The treatment plant in Seattle’s Discovery Park partially shut down as peak levels of sewage and stormwater funneled into the facility amid a rainstorm about 2:30 a.m. Thursday.
A wastewater-treatment plant that malfunctioned amid downpours Thursday — causing millions of gallons of raw sewage and untreated stormwater to be dumped into Puget Sound — is back operating and close to fully functional again, a King County spokesman said Friday afternoon.
The problem with the West Point Treatment Plant in Discovery Park appears to lie with an effluent pump station that shut down amid heavy rains, said Doug Williams, a spokesman for the King County Department of Natural Resources and Parks.
The treatment plant in Seattle’s Discovery Park had partially shut down as peak levels of sewage and stormwater funneled into the facility amid a rainstorm about 2:30 a.m. Thursday. As the facility became flooded with wastewater and stormwater, a circuit blew for reasons still unknown, causing the pump station to shut down, Williams said.
The malfunction forced the plant to operate under “emergency bypass mode” until about 9 p.m. Thursday, meaning that most sewer and stormwater coming into the plant for treatment was instead piped offshore and dumped into the Sound.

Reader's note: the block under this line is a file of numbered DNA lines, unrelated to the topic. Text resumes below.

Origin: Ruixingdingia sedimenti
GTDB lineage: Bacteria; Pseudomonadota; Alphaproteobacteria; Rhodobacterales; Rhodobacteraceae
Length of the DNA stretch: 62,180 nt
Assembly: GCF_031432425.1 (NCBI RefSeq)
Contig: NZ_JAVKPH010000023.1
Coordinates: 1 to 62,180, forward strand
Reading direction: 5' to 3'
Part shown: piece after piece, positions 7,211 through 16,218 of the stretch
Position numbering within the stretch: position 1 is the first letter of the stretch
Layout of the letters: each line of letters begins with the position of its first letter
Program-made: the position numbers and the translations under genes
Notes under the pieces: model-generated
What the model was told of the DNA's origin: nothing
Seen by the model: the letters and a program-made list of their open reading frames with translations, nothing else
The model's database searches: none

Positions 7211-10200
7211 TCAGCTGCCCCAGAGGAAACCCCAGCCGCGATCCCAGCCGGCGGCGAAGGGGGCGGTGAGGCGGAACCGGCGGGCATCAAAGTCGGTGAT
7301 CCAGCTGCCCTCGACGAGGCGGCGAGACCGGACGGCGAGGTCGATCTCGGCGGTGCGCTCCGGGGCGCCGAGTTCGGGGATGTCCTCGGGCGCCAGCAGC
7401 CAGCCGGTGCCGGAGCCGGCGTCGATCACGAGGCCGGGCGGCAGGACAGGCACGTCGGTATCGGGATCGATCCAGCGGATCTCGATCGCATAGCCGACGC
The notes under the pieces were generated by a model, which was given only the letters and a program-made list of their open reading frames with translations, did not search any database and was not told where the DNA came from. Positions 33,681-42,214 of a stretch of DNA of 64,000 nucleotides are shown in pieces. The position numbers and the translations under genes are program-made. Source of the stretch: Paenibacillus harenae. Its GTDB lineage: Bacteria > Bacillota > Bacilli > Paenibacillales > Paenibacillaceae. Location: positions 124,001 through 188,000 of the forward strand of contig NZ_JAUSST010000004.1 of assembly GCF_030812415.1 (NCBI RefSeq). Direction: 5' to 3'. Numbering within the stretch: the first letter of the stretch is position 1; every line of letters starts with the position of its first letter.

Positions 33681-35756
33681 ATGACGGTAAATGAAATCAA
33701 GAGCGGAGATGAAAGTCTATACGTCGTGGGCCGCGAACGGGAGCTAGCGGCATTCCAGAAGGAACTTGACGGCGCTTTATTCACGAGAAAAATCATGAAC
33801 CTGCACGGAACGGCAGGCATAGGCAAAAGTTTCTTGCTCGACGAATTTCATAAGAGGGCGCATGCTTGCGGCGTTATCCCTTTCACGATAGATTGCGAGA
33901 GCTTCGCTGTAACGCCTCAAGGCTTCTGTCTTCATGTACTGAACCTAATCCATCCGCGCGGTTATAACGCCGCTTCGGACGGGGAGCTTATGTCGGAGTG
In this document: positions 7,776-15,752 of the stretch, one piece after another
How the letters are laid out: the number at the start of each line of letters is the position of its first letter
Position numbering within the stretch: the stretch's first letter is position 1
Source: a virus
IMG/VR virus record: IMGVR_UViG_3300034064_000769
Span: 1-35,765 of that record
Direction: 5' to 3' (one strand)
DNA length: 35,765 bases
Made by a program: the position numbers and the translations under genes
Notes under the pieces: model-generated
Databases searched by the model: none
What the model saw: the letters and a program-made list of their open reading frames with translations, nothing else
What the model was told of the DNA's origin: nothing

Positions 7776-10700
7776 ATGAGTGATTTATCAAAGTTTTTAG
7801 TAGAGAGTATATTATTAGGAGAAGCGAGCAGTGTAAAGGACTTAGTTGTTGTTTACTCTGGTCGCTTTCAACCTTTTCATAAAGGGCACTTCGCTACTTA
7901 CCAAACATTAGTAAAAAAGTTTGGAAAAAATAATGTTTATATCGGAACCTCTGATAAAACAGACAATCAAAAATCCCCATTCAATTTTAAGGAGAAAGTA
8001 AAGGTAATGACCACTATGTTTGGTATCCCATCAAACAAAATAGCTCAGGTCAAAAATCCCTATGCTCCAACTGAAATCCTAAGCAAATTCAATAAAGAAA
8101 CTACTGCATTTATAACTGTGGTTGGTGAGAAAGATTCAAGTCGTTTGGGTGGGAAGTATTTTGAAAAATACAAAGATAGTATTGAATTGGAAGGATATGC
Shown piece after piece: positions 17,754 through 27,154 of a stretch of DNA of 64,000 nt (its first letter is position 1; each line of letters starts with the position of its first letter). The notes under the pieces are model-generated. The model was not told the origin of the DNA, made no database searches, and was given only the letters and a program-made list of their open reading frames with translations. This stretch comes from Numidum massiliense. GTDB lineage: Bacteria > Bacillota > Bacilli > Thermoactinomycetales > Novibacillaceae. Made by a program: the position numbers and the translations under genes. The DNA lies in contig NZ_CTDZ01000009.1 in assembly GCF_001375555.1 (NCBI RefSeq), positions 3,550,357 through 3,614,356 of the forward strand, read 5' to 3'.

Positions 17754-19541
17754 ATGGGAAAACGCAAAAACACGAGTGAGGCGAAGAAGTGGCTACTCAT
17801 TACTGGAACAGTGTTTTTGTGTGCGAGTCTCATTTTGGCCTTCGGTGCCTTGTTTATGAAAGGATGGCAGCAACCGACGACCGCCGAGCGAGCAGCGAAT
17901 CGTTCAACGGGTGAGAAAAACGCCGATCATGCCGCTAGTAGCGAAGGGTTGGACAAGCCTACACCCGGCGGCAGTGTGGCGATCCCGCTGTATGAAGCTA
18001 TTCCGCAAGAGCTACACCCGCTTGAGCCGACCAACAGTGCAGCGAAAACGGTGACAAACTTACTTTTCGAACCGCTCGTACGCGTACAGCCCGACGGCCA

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In all, about 260 million gallons of untreated discharge — a mix of about 85 percent to 90 percent stormwater and 10 percent to 15 percent raw sewage — poured into the Sound, Williams said. Up to another 200 million gallons of raw sewage and stormwater was diverted to other area plants for treatment.
Repair crews were still assessing the cause of the problems and damages to the facility Friday, Williams said. High tides off Discovery Park that coincided with the downpours early Thursday may not have factored into the malfunction as previously thought, he added.
Water-quality sampling continued near the plant and warning signs remained on beaches Friday, Williams said.
An executive director for the environmental watchdog Puget Soundkeeper Alliance called the dumping of untreated discharges into the Sound “a major event” that in one day comprised about one-fifth of the typical overflow amount for the area’s sewers annually.